When world wore Mondrian’s red, blue and yellow
Apr 20 2014
With the‘Mondrian collection’, YSL capitalised on the growing interest in minimalist fashion. Referred to as ‘the dress of tomorrow’, it quickly found its way into the mass-market. Mondrian’s 1922 painting, auctioned with YSL’s vast art collection, fetched ¤19 million, nearly double its top estimate.
Mondrian born on March 7, 1872, was his parent’s second child. His father Pieter Cornelius Mondriaan, a qualified drawing teacher, was head teacher at a local primary school and Mondrian was introduced to painting at very early age. His uncle, Fritz Mondriaan was also an artist and uncle and nephew were said to have spent time together drawing and painting along the river Gein. In 1892, Mondrian joined the Academy for Fine Art in Amsterdam and by this time was a qualified teacher, but continued to paint.
His work at this period consisted mostly of landscapes in an impressionistic style. His work often focused on ‘pastoral’ images with windmills. His early work also shows his ‘search for a personal style’, while he tries out various styles of that period, including the dotted technique of ‘pointillism’ and the vivid colours of ‘fauvism’. The Gemeentemuseum at the Hague offers visitors the opportunity to see this slow transformation of the artist’s work from expressionism towards his final goal, through the vivid primary colour palette of fauvism. Mondrian’s paintings from this period are enlightening — The Red Mill and Trees in Moonrise and in particular Evening (Avond), where he depicts a tree in a field at dusk, created almost entirely in red, yellow, and blue.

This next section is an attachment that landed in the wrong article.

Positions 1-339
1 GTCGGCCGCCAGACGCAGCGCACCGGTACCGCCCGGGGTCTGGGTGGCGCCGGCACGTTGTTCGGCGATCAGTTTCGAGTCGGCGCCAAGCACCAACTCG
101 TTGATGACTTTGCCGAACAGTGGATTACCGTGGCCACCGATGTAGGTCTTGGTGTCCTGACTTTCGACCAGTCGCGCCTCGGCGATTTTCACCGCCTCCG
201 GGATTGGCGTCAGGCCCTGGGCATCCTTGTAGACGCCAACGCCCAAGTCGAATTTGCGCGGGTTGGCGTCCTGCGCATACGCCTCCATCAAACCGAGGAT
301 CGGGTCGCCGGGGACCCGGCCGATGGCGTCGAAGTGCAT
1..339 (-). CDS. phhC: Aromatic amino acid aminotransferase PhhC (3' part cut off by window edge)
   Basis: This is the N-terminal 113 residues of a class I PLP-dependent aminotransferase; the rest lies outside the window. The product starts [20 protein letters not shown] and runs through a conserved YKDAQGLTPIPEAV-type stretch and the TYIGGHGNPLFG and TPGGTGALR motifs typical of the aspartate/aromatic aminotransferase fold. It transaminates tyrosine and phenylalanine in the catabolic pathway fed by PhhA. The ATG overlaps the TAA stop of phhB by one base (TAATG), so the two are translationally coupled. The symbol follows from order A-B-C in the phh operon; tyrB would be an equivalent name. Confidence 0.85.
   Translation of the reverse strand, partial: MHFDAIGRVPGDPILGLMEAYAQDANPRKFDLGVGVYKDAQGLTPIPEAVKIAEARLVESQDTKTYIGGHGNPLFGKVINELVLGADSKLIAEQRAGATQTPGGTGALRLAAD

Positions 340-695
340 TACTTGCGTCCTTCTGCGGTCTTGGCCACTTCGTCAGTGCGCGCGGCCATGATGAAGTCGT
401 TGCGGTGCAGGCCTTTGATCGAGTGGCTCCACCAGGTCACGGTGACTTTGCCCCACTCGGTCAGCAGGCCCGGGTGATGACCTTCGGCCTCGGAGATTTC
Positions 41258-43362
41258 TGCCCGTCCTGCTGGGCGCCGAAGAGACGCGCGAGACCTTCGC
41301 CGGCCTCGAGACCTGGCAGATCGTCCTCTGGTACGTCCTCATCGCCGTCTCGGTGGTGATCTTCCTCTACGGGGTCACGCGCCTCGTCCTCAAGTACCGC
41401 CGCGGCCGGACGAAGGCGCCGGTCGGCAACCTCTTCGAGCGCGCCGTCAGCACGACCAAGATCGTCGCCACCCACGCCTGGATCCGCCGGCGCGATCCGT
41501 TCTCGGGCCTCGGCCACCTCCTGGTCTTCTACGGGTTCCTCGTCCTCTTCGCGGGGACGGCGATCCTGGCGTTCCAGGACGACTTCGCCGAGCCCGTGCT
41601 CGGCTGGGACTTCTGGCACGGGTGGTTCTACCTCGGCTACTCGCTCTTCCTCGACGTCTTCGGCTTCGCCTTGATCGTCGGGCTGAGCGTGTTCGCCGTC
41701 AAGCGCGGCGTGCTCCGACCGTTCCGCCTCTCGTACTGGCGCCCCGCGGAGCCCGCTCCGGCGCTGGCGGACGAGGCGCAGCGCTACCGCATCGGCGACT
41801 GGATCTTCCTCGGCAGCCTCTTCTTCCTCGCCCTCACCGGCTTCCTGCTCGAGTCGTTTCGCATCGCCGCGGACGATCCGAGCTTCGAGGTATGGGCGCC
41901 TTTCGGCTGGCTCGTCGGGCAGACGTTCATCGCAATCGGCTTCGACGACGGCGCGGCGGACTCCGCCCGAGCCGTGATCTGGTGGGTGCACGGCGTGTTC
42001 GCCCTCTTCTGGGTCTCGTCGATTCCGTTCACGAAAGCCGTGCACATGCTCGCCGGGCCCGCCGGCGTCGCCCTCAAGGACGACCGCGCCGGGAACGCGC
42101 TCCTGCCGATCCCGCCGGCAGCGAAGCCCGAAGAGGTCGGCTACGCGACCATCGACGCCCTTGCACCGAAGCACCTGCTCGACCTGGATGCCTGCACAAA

Moving to Paris in1911, Mondrian decided to change his name, ‘dropping an ‘a’ from Mondriaan to emphasise his departure from The Netherlands, his signature on his works were also changed. It was here that ‘cubisim’ took hold of him and after seeing the works of Georges Braque and Picasso, his works that were already abstract took on angular shapes. Paintings of trees that he did at this time began to be dominated by geometric shapes and interlocking planes.
Although the changes were subtle, Mondrian’s work continued to evolve during his years in Paris. It was in late 1920 and 1921 that, ‘Mondrian’s paintings arrive at what is to casual observers their definitive and mature form. Thick black lines now separate the forms, which are larger and fewer in number, and more of them are left white than was previously the case’.
On his style of art Mondrian wrote, “I construct lines and colour combinations on a flat surface, in order to express general beauty with the utmost awareness. Nature (or, that which I see) inspires me, puts me, as with any painter, in an emotional state so that an urge comes about to make something, but I want to come as close as possible to the truth and abstract everything from that, until I reach the foundation (still just an external foundation!) of things…”
(The writer is an author and a former art gallery owner)